Sunday, February 14, 2010

The Latino Middle Class

Back in December I read an article on about the Latino middle class.  In the article entitled "L.A. Needs a Healthy Latino Middle Class," Hector Tobar highlights three recent reseach studies from USC, UCLA and the Pew Research Center.  All three focused on Latinos and all three were released in either November or December 2009 (odd, no?).

 The three studies are contained below:
According to Mr. Tobar, Latinos make up a plurality of both Los Angeles County and Greater Los Angeles.  "With this year's census likely to show a Latino majority in both the city and county of Los Angeles, it's obvious that our collective future is linked to the social health of that group of people."

Mr. Tobar highlights the December 2009 report of Dr. Jody Agius Vallejo.  The USC researcher looked at the "pathways to success" that allow even people of humble immigrant origins to reach middle-class status. Her work rebuts the widespread perception that Mexican immigrants and their offspring are following a trajectory of downward mobility into a permanent underclass.

Dr. Vallejo's study focused on individuals that possessed at least three of these four characteristics:
  1. College educations,
  2. Higher than average income,
  3. White-collar jobs, and
  4. Home ownership.
According to Dr. Vallejo, each person who achieves social mobility improves the overall well-being of the community. Social climbers show others behind them the way forward.  It is these individuals upon which the future of Los Angeles hinges.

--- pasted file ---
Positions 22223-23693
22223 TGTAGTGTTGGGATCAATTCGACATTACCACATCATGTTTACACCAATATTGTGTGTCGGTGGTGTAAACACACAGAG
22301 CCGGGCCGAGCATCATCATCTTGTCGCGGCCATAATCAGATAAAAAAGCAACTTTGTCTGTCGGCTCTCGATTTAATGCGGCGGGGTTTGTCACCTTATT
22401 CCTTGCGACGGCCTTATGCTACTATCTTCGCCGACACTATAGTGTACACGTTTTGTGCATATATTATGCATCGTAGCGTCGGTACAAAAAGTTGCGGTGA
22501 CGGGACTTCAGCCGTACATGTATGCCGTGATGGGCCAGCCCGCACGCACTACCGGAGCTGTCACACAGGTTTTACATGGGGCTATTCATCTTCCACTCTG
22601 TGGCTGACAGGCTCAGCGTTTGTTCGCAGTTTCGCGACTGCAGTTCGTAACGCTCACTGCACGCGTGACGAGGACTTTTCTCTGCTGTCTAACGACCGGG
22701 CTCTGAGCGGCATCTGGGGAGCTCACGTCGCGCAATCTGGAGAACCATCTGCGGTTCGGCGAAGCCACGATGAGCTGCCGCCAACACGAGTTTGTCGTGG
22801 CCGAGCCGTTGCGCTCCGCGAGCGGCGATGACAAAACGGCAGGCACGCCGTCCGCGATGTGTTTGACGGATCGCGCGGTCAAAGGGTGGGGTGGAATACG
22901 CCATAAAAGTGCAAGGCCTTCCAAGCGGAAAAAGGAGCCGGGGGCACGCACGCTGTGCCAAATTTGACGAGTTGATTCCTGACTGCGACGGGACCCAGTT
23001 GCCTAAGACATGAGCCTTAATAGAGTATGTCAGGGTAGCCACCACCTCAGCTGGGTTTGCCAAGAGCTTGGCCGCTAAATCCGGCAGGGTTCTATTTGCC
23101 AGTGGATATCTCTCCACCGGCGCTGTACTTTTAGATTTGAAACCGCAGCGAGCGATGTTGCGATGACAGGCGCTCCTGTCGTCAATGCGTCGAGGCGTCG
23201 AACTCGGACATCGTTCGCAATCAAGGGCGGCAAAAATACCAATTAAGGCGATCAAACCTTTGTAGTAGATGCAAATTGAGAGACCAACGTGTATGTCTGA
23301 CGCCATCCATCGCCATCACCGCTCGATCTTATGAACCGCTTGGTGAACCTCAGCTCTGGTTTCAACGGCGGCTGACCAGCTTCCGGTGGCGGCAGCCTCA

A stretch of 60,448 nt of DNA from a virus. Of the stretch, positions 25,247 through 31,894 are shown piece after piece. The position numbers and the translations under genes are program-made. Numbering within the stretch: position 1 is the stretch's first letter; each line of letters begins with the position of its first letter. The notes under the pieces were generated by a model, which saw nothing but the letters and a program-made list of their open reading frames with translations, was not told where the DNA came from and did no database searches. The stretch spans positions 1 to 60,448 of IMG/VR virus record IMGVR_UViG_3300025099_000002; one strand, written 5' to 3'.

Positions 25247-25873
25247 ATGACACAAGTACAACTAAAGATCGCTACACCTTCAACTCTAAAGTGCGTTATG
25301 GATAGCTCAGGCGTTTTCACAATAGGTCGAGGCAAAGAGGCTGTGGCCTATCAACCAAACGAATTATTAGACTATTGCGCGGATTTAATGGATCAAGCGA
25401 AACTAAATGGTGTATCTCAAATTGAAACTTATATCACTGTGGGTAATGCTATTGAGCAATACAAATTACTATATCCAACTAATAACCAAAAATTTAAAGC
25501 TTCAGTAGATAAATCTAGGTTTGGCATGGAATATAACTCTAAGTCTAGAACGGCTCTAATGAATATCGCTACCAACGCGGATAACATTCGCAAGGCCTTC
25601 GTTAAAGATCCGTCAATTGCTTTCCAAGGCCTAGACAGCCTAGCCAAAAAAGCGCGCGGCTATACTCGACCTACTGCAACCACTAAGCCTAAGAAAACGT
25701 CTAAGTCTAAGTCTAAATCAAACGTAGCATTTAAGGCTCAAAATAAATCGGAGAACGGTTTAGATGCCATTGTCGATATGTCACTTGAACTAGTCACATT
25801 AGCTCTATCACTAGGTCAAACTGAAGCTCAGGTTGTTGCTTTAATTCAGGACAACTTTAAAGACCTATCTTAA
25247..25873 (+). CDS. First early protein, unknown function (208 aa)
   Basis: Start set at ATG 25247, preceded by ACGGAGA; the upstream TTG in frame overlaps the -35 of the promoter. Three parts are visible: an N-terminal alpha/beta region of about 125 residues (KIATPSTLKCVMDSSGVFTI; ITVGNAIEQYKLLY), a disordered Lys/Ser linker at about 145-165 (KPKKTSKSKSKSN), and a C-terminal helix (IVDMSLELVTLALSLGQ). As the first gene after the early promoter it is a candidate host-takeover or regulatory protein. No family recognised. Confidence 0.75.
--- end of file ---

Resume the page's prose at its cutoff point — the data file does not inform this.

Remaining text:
According to Dr. Dowell Myers, a healthy middle class with Latin American roots is critical to the entire country's future too. This is the thesis of Dr. Myers book, "Immigrants and Boomers: Forging a New Social Contract for the Future of America."

As I read Mr. Tobar's article it reminded me that Pan American Bank is not just a community bank.  It is also a tool for the families of the communities we serve to use to bootstrap themselves into the middle class.  Apart from viewing our business as a collection of assets, liabilities and equity, we need to view it as a platform from which transformation can occur. 

When I was in school one of the first lessons I was taught was the importance of the mission statement.  Pan American Bank's mission is to transform and empower Latino communities through banking relationships built on trust, service, respect, communication, and guidance. This means we have a direct responsibility to operate our business in a manner that is consistent with that mission.  There is much that we as a community bank and community leader can do to contribute to the improvement of our communities.  I am happy to say that every day we are closer to fulfilling our mission.

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